Nosler or Bergara problems

SammySTW

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I hate to say it, but this is NOT unusual.
Ammo makers use whatever powder they have on hand that gives them their desired ballistics, so different powders definitely get used and ammo from one line MAY get mixed up with ammo from another line.
Working at ADI, I saw the change of powder and it takes several runs before the entire line is on the same powder.
The computer operating the system knows when the lines are flushed and starts dispensing the new charge weight and powder. So some cartridges prior to this are still on the line for boxing ahead of the newer dispensed rounds, so I can see how it happens.
That ball powder in the video is most likely bulk powder 789. Very common factory powder. The stick powder looks like bulk 4831.

Cheers.
I think he said he had a very big velocity change, and that's what led him to pull bullets and check charges. And they also had different brass. I understand why they might need to use different powders, but how does it end up in the same lot, and in the same box?
 

MagnumManiac

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Exactly how I outlined in my post.
They don’t exactly stop the line, the rounds ahead are still travelling to bullet seating/crimping and then onto a hopper before being boxed.

Cheers.
 

xsn10s

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Ejector marks are raised, think the tight fit caused over pressure?
Normally I would say that's a sign of high pressures. But the primers aren't flattened and and have a good radius on the edge. So without being there to feel how the bolt is closing I cannot say. It could be a tight chamber. Or something could be holding off the boltface, like a burr or an extractor issue. That's why I'd contact both Nosler and Bergara. I'm sure both companies will take care of you.
 

Mogollon Hunter

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Called Bergara stateside and was told to check the torque on my optic rail screws. Called nosler and they are willing to exchange it for me. He said that rifles from across the pond often have minimum saami spec on the chamber and that ammo from a different lot usually solves the issue. Kind of hesitant to send it back though as I could just disassemble, resize, and reload with the berger 184s that I have.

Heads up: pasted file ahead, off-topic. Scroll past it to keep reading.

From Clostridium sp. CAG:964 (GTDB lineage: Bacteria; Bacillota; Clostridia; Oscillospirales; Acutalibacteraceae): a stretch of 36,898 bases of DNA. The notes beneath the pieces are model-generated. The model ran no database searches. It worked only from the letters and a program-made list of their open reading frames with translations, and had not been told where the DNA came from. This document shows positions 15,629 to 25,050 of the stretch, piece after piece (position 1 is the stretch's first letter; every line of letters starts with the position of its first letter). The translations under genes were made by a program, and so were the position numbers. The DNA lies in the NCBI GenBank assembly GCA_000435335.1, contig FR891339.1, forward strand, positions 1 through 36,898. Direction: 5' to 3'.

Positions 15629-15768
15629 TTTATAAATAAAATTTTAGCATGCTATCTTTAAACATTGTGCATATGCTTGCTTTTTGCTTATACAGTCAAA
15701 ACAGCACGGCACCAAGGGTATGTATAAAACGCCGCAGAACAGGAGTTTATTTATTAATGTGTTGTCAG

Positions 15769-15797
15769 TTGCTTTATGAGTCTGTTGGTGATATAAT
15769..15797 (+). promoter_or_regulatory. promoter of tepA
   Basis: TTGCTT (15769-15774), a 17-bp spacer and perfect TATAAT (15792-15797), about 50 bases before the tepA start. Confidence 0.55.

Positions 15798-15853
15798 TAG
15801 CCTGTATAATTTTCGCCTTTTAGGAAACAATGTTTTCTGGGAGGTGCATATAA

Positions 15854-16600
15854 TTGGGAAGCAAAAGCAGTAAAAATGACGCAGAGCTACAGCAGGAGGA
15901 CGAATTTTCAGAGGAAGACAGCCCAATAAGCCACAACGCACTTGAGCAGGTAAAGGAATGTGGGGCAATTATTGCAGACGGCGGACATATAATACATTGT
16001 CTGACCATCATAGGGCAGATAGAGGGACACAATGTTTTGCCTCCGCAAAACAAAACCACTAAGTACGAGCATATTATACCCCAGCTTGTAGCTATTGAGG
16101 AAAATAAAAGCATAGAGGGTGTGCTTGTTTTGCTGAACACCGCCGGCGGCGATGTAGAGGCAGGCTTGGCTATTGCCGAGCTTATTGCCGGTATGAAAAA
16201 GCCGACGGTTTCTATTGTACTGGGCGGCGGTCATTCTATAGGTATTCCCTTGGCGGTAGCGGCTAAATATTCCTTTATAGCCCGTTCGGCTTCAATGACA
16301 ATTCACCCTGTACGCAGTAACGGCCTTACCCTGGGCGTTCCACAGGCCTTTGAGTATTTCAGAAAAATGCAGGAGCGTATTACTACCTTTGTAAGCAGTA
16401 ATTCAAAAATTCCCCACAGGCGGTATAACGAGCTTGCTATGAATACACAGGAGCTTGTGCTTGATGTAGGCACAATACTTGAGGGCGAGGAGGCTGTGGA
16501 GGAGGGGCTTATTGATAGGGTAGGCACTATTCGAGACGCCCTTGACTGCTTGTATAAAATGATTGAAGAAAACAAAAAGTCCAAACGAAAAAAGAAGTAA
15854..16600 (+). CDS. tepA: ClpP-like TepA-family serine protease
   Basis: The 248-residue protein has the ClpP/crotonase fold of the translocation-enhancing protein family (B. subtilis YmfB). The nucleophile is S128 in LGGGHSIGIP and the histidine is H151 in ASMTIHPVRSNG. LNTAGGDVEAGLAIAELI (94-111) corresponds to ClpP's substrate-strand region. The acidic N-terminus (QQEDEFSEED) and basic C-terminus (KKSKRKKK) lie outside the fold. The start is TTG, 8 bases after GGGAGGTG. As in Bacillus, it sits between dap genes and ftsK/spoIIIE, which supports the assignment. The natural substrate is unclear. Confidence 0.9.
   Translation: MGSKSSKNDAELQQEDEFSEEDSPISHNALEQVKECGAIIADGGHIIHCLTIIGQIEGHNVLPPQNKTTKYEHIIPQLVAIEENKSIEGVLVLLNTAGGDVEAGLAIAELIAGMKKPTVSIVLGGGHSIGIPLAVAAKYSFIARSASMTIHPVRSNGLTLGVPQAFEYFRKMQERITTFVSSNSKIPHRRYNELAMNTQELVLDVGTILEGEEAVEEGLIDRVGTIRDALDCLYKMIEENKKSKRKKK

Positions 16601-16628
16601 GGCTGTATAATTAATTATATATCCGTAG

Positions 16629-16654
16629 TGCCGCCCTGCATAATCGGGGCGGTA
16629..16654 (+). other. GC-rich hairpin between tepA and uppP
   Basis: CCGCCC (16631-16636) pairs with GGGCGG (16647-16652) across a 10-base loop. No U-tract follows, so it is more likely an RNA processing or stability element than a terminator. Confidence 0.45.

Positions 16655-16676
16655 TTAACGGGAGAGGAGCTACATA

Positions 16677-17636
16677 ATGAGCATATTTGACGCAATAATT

MagnumManiac

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Lot numbers tell the manufacturer the date of when it was made.
It doesn’t tell them that a case from a different run got through.
Nothing on a process line is infallible.

Cheers.
 

xsn10s

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Called Bergara stateside and was told to check the torque on my optic rail screws. Called nosler and they are willing to exchange it for me. He said that rifles from across the pond often have minimum saami spec on the chamber and that ammo from a different lot usually solves the issue. Kind of hesitant to send it back though as I could just disassemble, resize, and reload with the berger 184s that I have.
I'd check rail mount screws like Bergara said. Normally if at home I like taking the firing pin assembly out of my rifles while running live ammo though the action as a safety precaution. If not possible then I'd wait until I'm at the range to do so. If it were me I'd take off the rail and then run the ammo through the rifle again to see if you still got the hard bolt close. Not knowing where the exact location of the rail screws are I'm guessing Bergara is thinking a screw is contacting the bolt head or even slightly bending the action. Checking the torque on the screws will help rule out the bending of the action. Taking the raill screws out will even further rule out any contact of screws or bending of the action. I'd then check the boltface and extractor to make sure the cartridge can fully seat on the bolt. And lastly I'd check the ejector plunger by pushing in on it to see if it allows the cartridge to fully seat on the boltface. I hope that helps.
 

SammySTW

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I'd check rail mount screws like Bergara said. Normally if at home I like taking the firing pin assembly out of my rifles while running live ammo though the action as a safety precaution. If not possible then I'd wait until I'm at the range to do so. If it were me I'd take off the rail and then run the ammo through the rifle again to see if you still got the hard bolt close. Not knowing where the exact location of the rail screws are I'm guessing Bergara is thinking a screw is contacting the bolt head or even slightly bending the action. Checking the torque on the screws will help rule out the bending of the action. Taking the raill screws out will even further rule out any contact of screws or bending of the action. I'd then check the boltface and extractor to make sure the cartridge can fully seat on the bolt. And lastly I'd check the ejector plunger by pushing in on it to see if it allows the cartridge to fully seat on the boltface. I hope that helps.
If it's a tight bolt on some rounds and easy on others, and easy when cycling empty, I think you could rule out the rail screws and torque as a factor. But those are good things to be aware of
 
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